Users can always make an informed choice as to whether they should proceed with certain services offered by InformIT. If you choose to remove yourself from our mailing list(s) simply visit the following page and uncheck any communication you no longer want to receive: www.informit.com/u.aspx.

Sale of Personal Information

Pearson does not rent or sell personal information in exchange for any payment of money.

While Pearson does not sell personal information, as defined in Nevada law, Nevada residents may email a request for no sale of their personal information to NevadaDesignatedRequest@pearson.com.

Supplemental Privacy Statement for California Residents

California residents should read our Supplemental privacy statement for California residents in conjunction with this Privacy Notice. The Supplemental privacy statement for California residents explains Pearson's commitment to comply with California law and applies to personal information of California residents collected in connection with this site and the Services.

Sharing and Disclosure

Pearson may disclose personal information, as follows:

  • As required by law.
  • With the consent of the individual (or their parent, if the individual is a minor)
  • In response to a subpoena, court order or legal process, to the extent permitted or required by law
  • To protect the security and safety of individuals, data, assets and systems, consistent with applicable law
  • In connection the sale, joint venture or other transfer of some or all of its company or assets, subject to the provisions of this Privacy Notice
  • To investigate or address actual or suspected fraud or other illegal activities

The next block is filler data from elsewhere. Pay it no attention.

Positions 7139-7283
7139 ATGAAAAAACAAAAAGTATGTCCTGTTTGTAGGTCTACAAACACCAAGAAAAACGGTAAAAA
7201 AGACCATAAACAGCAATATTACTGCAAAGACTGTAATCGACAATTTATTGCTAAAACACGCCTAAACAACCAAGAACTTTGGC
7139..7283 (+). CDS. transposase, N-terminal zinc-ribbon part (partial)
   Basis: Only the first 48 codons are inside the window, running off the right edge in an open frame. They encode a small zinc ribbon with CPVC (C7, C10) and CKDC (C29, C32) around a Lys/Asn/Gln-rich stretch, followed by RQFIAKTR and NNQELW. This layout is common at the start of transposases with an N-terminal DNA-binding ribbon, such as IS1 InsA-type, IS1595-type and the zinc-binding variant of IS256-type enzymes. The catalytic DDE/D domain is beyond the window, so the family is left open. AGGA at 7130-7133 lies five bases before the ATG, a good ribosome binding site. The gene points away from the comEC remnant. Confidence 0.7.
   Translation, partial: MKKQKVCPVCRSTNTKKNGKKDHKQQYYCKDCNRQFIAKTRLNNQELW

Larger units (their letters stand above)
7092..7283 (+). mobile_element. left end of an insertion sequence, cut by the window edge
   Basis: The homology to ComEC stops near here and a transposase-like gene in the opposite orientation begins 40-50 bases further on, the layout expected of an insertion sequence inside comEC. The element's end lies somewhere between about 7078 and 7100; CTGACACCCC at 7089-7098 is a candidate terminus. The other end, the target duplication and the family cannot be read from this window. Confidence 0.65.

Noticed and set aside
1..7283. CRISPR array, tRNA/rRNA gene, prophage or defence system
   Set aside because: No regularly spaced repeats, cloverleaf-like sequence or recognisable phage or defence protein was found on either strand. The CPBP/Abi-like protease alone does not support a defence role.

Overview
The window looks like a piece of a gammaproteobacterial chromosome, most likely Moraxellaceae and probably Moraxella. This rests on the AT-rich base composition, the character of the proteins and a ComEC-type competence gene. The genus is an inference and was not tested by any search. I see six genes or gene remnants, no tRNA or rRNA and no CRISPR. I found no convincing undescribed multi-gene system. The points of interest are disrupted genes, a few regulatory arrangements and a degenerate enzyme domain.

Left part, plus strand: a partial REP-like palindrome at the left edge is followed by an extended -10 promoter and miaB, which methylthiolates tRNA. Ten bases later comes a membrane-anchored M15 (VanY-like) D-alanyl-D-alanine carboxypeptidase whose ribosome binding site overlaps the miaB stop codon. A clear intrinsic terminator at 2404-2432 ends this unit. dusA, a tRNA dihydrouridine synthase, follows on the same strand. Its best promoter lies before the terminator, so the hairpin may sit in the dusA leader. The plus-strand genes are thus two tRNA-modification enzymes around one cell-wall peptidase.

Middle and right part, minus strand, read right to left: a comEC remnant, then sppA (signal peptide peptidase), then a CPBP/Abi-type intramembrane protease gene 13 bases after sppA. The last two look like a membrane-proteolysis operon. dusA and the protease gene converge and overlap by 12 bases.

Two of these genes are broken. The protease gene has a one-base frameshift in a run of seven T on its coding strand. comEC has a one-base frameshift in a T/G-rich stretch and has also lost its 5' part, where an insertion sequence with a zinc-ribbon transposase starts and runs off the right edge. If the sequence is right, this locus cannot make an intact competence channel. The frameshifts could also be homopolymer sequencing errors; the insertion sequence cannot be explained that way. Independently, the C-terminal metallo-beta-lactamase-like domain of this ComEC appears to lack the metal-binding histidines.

• To exercise its legal rights, including enforcement of the Terms of Use for this site or another contract
  • To affiliated Pearson companies and other companies and organizations who perform work for Pearson and are obligated to protect the privacy of personal information consistent with this Privacy Notice
  • To a school, organization, company or government agency, where Pearson collects or processes the personal information in a school setting or on behalf of such organization, company or government agency.


This web site contains links to other sites. Please be aware that we are not responsible for the privacy practices of such other sites. We encourage our users to be aware when they leave our site and to read the privacy statements of each and every web site that collects Personal Information. This privacy statement applies solely to information collected by this web site.

Requests and Contact

Please contact us about this Privacy Notice or if you have any requests or questions relating to the privacy of your personal information.

Changes to this Privacy Notice

We may revise this Privacy Notice through an updated posting. We will identify the effective date of the revision in the posting. Often, updates are made to provide greater clarity or to comply with changes in regulatory requirements. If the updates involve material changes to the collection, protection, use or disclosure of Personal Information, Pearson will provide notice of the change through a conspicuous notice on this site or other appropriate way. Continued use of the site after the effective date of a posted revision evidences acceptance. Please contact us if you have questions or concerns about the Privacy Notice or any objection to any revisions.

Last Update: November 17, 2020